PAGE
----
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kilowog [Celluloid 01.11.12] post apocalyptic apocalyptic scifi horror

Year: 2011
Directors: Xavier Gens
Writers: Karl Mueller and Eric Sheean
IMDB: link
Trailer: link
Review by: kilwog
Rating: 7 out of 10

It's a simple enough concept. The bomb drops and a number of apartment dwelling neighbors find themselves holed up in a underground shelter in an effort to survive the devastating fallout that accompanies such an event. If the plot to this story sounds vaguely familiar, then you might have seen the 1961 "TWILIGHT ZONE" episode entitled "The Shelter," written by the man with the cigarette himself, Rod Serling. In fact, if you do a little digging you’ll learn that Xavier Gens' latest film, THE DIVIDE, was originally entitled none other than . . . THE SHELTER. However, after seeing it you’ll realize that a nugget of a concept and a title are all that these two pieces of entertainment share.

Set in New York, though we barely see it, the opening moments of this post-apocalyptic thriller credited to scribes Karl Mueller and Eron Sheean treat us with the blast that spurs on the events of the film. It's here that the low budget of the film exposes itself with middling special effects, but you're not deeply affected by this as it’s not what you're paying to see. You're looking forward to the chaos that ensues post-blast, and we get treated to that right away as a series of the apartment building’s inhabitants race down the steps of the high-rise with an intensity that one can only expect. It isn’t until they arrive in the aforementioned shelter, which is more of a hermetically sealed basement than anything else, that we begin to understand what and who we are watching.

Led by god of cinema Michael Biehn, who plays the building's super 'Mickey' with the grace associated with most truck drivers, the group of underground disciples includes 'Eva' (the effective and stable, Lauren German), "HEROES" Milo Ventimiglia as 'Josh', an underused Courtney B. Vance as 'Delvin,' and the still devastating Rosanna Arquette as ‘Marilyn’ as well as her young daughter 'Wendy' (Abbey Thickson). Though they all live just within a few floors of each other, the only “friend” that the survivors have in common is that of Mickey, whom none of them adore. It is he however who is quick to remind the group with unabashed annoyance that none of them would be alive if it weren't for him, providing them not only with his shelter, but his food, water, bathroom and of course, his joyful disposition.

Settling in, a good chunk of nothing happens for most of the first act of the film. The group talks, the group eats (never concerned about rationing) and the group smokes, like a lot. One would think that even with the best ventilation system in the world cigarette after cigarette might be cause for discomfort among the survivors, but it's not.

As time passes (and we're never certain just how much time does pass), some within the group begins to become unnerved, particularly Josh and his strung out buddy, Bobby (Michael Eklund); though it's his brother Adrien (TV actor, Ashton Holmes) that valiantly if ineffectively tries to keep his relative off-edge. It isn't until the shelter is attacked by unknown individuals outfitted in hardcore (keep that fallout off me) gear, and kidnap young Wendy, sealing her up in a loose-fitting hyperbaric chamber and carrying her off in a blaze of gunfire, that the real trouble for this group begins to sink in.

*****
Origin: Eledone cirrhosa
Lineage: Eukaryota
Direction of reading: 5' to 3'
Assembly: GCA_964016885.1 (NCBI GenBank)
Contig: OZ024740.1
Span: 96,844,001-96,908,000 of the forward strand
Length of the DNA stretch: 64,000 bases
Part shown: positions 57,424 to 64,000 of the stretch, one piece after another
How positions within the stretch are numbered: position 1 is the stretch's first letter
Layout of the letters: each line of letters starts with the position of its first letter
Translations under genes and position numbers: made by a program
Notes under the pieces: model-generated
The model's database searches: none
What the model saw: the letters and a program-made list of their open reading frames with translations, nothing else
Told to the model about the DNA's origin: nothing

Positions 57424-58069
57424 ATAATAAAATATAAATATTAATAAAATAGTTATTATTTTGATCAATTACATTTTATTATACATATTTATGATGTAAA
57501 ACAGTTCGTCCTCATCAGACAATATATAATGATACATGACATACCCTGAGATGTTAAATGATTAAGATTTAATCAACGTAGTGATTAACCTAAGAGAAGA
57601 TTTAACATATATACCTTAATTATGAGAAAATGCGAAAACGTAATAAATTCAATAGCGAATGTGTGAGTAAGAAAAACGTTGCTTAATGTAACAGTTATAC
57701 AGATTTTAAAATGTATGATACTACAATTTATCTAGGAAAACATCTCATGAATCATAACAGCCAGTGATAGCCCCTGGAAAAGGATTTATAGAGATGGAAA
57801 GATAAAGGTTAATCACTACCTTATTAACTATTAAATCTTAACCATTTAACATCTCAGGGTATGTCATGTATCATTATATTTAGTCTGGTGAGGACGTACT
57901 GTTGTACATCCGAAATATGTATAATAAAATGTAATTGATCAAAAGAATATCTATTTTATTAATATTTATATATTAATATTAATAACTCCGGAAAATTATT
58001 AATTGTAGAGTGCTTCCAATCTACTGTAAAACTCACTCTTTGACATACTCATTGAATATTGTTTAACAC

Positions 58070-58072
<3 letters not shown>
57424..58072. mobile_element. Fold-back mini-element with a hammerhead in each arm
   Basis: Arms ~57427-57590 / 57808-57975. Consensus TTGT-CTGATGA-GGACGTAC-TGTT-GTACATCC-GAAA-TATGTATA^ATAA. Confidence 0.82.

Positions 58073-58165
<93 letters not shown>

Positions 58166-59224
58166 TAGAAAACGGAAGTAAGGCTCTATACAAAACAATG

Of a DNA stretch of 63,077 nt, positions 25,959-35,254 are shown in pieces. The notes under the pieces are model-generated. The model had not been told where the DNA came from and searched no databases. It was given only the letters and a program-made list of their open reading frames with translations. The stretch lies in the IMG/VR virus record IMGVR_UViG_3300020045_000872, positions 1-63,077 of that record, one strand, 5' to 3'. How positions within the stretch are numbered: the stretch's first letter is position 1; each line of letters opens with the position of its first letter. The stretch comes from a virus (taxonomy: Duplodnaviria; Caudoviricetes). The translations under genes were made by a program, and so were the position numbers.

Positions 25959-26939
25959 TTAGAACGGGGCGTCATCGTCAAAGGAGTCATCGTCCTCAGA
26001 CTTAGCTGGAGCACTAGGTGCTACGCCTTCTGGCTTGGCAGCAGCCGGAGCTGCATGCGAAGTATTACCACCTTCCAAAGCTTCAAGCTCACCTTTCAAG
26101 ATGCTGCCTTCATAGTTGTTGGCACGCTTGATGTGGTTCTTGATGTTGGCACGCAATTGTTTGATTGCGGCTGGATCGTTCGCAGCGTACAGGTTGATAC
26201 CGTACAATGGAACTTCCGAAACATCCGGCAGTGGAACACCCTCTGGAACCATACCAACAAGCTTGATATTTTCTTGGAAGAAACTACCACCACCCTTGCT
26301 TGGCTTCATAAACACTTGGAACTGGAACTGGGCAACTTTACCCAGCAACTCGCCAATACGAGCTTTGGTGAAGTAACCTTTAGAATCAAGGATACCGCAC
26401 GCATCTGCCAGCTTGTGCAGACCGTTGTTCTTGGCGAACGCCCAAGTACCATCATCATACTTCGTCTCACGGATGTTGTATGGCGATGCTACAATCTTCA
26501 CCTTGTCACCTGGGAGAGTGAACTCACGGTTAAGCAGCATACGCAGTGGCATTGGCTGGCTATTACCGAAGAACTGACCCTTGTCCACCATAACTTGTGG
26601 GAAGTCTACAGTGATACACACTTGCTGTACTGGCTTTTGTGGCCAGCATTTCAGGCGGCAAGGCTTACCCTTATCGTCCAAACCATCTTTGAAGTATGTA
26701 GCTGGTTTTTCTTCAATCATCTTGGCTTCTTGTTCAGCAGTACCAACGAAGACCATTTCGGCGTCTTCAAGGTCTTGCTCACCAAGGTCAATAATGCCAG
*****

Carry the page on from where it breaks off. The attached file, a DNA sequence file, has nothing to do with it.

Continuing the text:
More uncertain than ever of their future, alliances begin to form and tensions begin to rise. Is Mickey holding out on supplies? Is there ever going to be a way out? Can Marilyn get her daughter back, let alone her sanity? Through it all, Eva takes the lead and does her absolute to keep everyone calm in spite of her weakling of a boyfriend Sam (Ivan Gonzalez), but whether it's the radiation that slipped through during the armed attack or just a bad case of cabin fever the characters begin to devolve to such a way that at times you have to say to yourself, "Wow, they went there." Rosanna Arquette clad only in ducktape getting it from behind while Ventimiglia watches is one of those moments. Ultimately it becomes a Mexican standoff, Eva versus Josh and Bobby for control the shelter. Nine neighbors enter, but how many will leave?

An atomic Stanford Prison Experiment at its core, The Divide, both entertains and excites. Mueller and Sheean's scriptwork, though rough with some of their characters at times, still manages to keep us guessing just where the story is going, especially when you realize that the fallout of this nuclear disaster will far outlive any of our characters. Director Gens manages to take a conceptually challenging piece, both logistically and creatively, and make the most of it. His camera moves deftly maneuver about in the confined spaces, making you feel the least bit claustrophobic and equally aggravated with your surroundings, desperate for a way out. Whether the film tries to bring out the worst in us, is not to be asked; instead we are rather forced to question: will we be able to find the best in ourselves as we take on the challenge of survival, not only for ourselves, but the human race.

Read Rick's review of The Divide.

Read Ben's review of The Divide.

Read Rochefort's review of The Divide.

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